I’ve given a short workshop at a couple of conferences recently, and recently some folks asked if I might share it online. So here it is, with the caveat that it’s just my kind of biased view.
First, I think it’s important to abandon the naive idea of Romantic Genius: if you write it they will come. Great research stands on its own and is sullied by craven attempts at promotion. NO. The truth is, the Romantic poets were just a craven and self-promoting as the rest of us. So let’s kill this Romantic idea that advertising work pollutes the system.
I generally assume ta 50/50 proposition when it comes to what gets read and why. 50% is the overall quality of the book or article, and 50% networking and leveraging of social capital.
BUT: and here is the BIG caveat: digital networking is not about promoting you and your work — it’s about promoting good work and good people, period.
My overall argument is that the best reason we should all be using digital networks is because they help get your stuff read and help you to find and promote other work. If someone doesn’t find your book because they didn’t know it was relevant, that’s on you.
Think of this in terms of search efficiency. Facebook, Twitter, listserves, sites like HASTAC — all are places where you can find out, from other really smart people, what good work is out there and what’s coming down the line. They are also places where you can ask questions and gather collective wisdom.
I am convinced that, in the end, it makes all the work better — makes sure that people have a better idea of where to find great work appropriate to their research and their teaching.
This means GIVE WHAT YOU WANT TO GET BACK. Give generous support, smart discussion, broadcast good work you’ve found, celebrate successes, make principled arguments, etc. I took about a year off of both Facebook and Twitter when I was revising my book note that this has made be HAPPIER as an academic. Promotes a wider sense of collaboration. It IS a collaboration.
AND HAVE FUN!!!! Figure Out how to reach a world.
Want networks that are both wide and deep (like your research, right?).
(Here I can tell you more about how the V21 thing dropped and I was out of the loop. Taught me a lot.)
Principles: relation between public and private. Need to set a policy — huge differences.
Also think a little about what your basic identity or thing is. I like, e.g., to promote stuff that has to do with science, science photography, etc. That’s stuff I identify with, can evaluate, and people will sort of check out if they know me.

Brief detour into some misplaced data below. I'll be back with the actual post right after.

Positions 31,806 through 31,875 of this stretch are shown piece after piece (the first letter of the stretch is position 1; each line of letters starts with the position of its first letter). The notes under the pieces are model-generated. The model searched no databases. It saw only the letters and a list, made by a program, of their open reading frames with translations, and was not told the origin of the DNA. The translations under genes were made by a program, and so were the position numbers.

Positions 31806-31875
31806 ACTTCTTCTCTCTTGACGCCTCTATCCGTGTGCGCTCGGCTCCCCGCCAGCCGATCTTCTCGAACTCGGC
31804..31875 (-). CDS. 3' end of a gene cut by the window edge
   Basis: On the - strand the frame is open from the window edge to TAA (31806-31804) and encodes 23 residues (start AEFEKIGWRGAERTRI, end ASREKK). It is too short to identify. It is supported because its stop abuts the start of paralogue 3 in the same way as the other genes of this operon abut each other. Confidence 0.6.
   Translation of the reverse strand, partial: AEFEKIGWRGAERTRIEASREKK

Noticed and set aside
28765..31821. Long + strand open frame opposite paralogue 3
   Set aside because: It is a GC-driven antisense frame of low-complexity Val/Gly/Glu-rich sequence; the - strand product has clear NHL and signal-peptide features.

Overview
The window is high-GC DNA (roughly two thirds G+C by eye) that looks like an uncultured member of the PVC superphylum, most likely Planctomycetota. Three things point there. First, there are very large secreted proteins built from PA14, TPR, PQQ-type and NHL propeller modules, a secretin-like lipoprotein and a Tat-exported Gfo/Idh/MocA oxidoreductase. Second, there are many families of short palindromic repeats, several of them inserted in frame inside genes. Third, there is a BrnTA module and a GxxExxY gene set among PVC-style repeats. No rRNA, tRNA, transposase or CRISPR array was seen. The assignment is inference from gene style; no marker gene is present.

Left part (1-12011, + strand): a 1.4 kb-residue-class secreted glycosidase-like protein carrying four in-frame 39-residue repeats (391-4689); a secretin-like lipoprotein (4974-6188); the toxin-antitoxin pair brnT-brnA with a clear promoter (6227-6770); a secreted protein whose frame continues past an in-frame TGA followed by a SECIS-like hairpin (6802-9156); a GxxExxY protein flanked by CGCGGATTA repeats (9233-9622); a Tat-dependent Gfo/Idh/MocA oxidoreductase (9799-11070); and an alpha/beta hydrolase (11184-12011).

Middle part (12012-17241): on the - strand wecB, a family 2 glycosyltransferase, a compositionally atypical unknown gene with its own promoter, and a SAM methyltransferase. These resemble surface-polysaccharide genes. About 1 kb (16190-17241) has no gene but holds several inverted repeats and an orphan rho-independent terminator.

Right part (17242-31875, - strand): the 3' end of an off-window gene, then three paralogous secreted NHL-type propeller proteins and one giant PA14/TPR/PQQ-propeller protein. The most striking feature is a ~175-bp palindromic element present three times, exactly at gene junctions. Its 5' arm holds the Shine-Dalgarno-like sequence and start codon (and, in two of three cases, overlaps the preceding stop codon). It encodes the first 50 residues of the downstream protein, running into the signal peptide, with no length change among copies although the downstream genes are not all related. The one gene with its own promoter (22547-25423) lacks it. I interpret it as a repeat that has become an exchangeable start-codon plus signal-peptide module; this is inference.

Just remember: it’s all public, and it will be on your permanent record. Doesn’t mean you can’t be political, etc., but keep it in mind or use it.
First: call attention to what I’ve done to promote the roundtable coming in across different channels.
There are important differences between what they are good for. I’ll run through some of those differences now, focusing on Facebook, Twitter, and LinkedIn.
Facebook: this is more collegial. This is a network of people who are connected to you usually institutionally or socially. Family, etc., too. People good at this: Deanna; Elaine Freedgood, Caroline Levine.
ALSO: it is easy to hide older posts rather than crawling through them for the job market. See the post here.
Twitter: style, people who are good at it, connectors. Note that it is about a more expansive network of thinkers, fans. Figure out where the channels are. Talk a little bit about why Claire, V21 so successful. Talk about the time involved. Also part of a bridge to the wider world.
Some other good tips for using Twitter:
LinkedIn: We don’t take this seriously enough, for students and wider community. But hugely important as a professional channel. We might think of this in two ways: one of the ways that we network and link what we do on campus to what happens off campus; but also this is a failure in that we are starting to think more seriously about the different paths we might take; need to go for them.
Blogs. Meh. Need to park stuff somewhere. But not part of the current as much. Only real exception is if you’re doing DH.
Websites. PITA. But useful to house stuff if the architecture of your institution doesn’t support. Don’t need to get fancy.
Online Publications — Public Books, LARB, Valve, etc.: High prestige, big part of the new public humanities push. Who’s good at this? Kyla, Nathan, founders, etc.
Listserves — great for farming out queries to groups of experts in a field and staying on top of publications and conferences.
Academia.edu, etc.: places to share work have come under increasing scrutiny because they are for-profit and partly pay to play. There are lots of nonprofit alternatives, including Humanities Commons and Zenodo. The only problem is that they are less frequented, so people are less likely to find your stuff.
Read more here: https://www.forbes.com/sites/drsarahbond/2017/01/23/dear-scholars-delete-your-account-at-academia-edu/#682728e22d62